B.E. Assessment

Counting the cost of red tape, SBP South Africa, 2004

    Summary of results
    Regulatory compliance "red tape" cost South African businesses R79 billion in 2004, an amount equivalent to 6.5 per cent of GDP. This is the bottom-line result of SBP's pioneering study of regulatory compliance costs to the South African private sector, from large corporations through small and medium enterprises (SMEs) to the informal sector. No comprehensive survey of this kind has previously been undertaken in this country. Indeed, to the best of our knowledge, it is the largest general regulatory cost survey ever carried out anywhere.

    Organised business and the South African government agree that it is necessary to create an enabling environment which spurs economic growth and job creation. Our study provides strong research-based evidence with which to take forward the discussion about how to achieve a regulatory environment that will be most conducive to the private sector's optimal performance, particularly for SMEs. The study is also a valuable point of reference in the growing debate around the institutionalisation and use of regulatory impact analysis in South Africa.

    The rewards of an improved regulatory environment are large. A 2002 study of 10 developing countries including South Africa by SBP and Bannock Consulting concluded that an appropriate regulatory environment was the single most important element in an economic growth strategy. A 2004 World Bank study has found that many developing countries could improve their annual growth rates by as much as 1,4 percent if they created a world-class regulatory environment for business. Though South Africa has a better regulatory system than many developing countries, improving the regulatory environment could have a significant impact on our economic prospects too.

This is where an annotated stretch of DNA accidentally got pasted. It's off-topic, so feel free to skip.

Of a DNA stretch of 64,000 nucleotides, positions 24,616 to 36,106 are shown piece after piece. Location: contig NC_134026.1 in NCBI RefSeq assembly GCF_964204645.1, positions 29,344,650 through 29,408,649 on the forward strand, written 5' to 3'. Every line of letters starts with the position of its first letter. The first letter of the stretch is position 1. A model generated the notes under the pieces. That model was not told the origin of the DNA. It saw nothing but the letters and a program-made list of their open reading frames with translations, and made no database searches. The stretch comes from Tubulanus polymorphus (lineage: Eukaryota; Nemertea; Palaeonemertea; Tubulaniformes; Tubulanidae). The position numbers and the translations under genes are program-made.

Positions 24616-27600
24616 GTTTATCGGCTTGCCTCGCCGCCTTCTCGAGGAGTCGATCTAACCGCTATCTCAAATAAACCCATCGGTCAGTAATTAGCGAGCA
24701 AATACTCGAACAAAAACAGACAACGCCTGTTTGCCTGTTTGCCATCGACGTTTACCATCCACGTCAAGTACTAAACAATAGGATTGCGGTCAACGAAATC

Improving the regulatory environment will take hard work, and excellent information. However, unlike improvements in education or health, results can be seen relatively quickly. What's more, the socio-political costs of much regulatory reform are low: nobody was ever elected to parliament on a promise to increase red tape. Well-informed, well-designed regulatory reform presents an opportunity to accelerate growth and development that South Africa cannot afford to miss.